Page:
2. Is the review process efficient and effective? There is tension between the goal for a six month decision period and the need for detailed scientific critique. The COV suggests that mail reviews be solicited in some way for evaluation of specific scientific content. Externally solicited reviews would mitigate the need to augment the panel review team to include more content experts than might otherwise be feasible.


3. Are reviews consistent with priorities and criteria stated in the program’s solicitations, announcements, and guidelines?



2005 NSF EPSCoR COV Report

The COV noted that the detail provided by the reviewers (RII in particular) improved and responded more fully to the two NSF criteria in the later years of the COV review period.

4. Do the individual reviews (either mail or panel) provide sufficient information for the principal investigator(s) to understand the basis for the reviewer’s recommendation? This was especially true for co-funded proposals that received reviews through the individual R&RA Directorates. However, for the RII proposals, occasionally individual reviews provided inadequate information, which was often offset by multiple reviews and excellent synthesis by the Program Directors and/or Office Head.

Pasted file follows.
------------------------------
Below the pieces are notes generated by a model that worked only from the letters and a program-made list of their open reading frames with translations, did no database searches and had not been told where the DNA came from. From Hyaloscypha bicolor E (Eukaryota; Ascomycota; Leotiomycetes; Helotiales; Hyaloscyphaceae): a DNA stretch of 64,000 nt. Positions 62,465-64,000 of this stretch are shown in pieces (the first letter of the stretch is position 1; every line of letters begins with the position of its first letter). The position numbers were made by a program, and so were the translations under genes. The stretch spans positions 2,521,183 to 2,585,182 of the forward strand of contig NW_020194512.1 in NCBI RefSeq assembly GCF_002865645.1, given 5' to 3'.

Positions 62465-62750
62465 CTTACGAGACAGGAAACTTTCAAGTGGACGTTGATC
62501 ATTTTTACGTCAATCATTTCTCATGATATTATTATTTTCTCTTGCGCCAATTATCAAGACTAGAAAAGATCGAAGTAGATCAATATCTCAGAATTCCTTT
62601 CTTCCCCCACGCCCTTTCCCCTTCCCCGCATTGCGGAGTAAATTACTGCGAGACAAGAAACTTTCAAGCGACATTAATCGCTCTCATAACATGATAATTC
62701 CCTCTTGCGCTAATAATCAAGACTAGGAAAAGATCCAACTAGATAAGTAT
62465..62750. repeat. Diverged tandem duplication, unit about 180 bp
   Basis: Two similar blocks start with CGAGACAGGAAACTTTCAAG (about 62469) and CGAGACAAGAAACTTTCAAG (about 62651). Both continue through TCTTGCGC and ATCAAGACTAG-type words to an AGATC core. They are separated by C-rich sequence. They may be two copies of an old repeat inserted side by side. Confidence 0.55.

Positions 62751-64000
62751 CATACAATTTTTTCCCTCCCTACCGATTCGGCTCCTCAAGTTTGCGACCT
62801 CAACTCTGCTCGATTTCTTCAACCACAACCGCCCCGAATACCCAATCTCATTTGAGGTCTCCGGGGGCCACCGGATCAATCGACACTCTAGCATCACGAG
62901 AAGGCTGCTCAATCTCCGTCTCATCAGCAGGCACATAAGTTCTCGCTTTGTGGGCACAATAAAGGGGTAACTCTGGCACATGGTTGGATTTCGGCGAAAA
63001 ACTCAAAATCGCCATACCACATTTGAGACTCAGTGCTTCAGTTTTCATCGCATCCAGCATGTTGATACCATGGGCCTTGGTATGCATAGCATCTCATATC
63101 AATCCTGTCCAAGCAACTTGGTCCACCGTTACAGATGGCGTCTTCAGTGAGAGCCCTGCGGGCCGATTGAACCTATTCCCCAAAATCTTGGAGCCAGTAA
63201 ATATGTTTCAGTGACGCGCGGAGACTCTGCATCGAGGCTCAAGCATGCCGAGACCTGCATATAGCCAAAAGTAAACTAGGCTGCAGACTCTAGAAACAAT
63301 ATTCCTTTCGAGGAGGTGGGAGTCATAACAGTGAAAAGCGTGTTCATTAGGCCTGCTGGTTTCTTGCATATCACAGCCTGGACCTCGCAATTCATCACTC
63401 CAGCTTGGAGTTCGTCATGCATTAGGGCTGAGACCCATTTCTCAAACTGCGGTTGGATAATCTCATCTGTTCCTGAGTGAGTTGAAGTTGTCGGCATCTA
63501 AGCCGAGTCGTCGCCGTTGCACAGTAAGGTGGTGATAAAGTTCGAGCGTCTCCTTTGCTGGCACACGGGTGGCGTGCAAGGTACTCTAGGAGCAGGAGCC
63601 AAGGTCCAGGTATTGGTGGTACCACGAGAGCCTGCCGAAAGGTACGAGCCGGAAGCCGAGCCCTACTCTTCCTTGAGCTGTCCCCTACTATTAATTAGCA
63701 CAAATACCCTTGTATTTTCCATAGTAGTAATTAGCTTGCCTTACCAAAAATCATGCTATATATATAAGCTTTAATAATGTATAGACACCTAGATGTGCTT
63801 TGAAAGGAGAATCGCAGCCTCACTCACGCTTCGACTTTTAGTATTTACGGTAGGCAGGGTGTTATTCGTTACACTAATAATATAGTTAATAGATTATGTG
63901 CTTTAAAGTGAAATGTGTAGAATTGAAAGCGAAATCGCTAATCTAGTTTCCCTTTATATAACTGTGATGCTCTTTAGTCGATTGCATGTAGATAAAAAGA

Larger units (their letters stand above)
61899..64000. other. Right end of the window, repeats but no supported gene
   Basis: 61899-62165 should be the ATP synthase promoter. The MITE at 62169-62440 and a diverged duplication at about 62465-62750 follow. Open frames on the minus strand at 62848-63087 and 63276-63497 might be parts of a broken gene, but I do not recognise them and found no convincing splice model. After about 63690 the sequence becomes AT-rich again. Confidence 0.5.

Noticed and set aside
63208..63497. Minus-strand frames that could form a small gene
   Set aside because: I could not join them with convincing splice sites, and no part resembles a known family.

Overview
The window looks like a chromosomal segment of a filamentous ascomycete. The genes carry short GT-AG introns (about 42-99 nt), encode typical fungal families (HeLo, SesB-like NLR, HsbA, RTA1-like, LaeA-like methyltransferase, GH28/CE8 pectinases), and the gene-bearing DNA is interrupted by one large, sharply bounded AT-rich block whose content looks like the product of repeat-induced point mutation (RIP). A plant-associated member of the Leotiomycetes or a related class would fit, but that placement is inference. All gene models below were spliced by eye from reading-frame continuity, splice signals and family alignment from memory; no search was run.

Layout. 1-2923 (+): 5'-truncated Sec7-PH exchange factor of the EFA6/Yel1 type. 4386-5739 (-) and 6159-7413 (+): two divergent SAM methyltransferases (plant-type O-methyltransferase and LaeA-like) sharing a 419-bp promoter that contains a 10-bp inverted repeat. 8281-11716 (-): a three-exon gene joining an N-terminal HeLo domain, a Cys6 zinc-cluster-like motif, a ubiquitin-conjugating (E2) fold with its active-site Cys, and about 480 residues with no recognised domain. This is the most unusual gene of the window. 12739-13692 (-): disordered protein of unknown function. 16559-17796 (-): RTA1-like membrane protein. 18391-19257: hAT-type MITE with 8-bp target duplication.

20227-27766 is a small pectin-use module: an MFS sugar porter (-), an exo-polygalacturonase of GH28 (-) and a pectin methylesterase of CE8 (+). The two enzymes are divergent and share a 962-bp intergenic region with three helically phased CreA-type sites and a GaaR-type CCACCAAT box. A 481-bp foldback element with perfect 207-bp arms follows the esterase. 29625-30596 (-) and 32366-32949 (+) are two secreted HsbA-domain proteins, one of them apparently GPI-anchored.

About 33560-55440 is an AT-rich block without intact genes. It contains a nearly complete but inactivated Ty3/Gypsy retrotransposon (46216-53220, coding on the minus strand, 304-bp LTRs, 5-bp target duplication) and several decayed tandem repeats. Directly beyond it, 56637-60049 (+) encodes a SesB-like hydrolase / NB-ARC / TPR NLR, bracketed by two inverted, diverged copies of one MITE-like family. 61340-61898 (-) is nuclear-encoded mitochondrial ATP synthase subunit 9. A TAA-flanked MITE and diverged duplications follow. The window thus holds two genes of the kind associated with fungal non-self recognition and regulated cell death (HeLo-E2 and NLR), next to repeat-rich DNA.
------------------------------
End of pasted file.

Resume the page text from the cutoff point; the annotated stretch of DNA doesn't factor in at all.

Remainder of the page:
5. Do the panel summaries provide sufficient information for the principal investigator(s) to understand the basis for the panel recommendation? In cases where proposals were declined, it was clear which criteria were not met. The Program Directors were explicit in summarizing the reasons for requesting that a proposal be reworked and resubmitted.


6. Is the documentation for recommendations complete, and does the program officer provide sufficient information and justification for her/his recommendation? The COV noted that the Program Directors did an excellent job of synthesizing comments from all reviewers who participated via written reviews and panel discussions. However, additional EPSCoR Program Director scientific/technical capabilities would enable a more complete set of feedback for proposers. The bases for award/decline decisions for co-funding (by EPSCoR and other Offices/Directorates) proposals should be documented more thoroughly in the EPSCoR Program Office.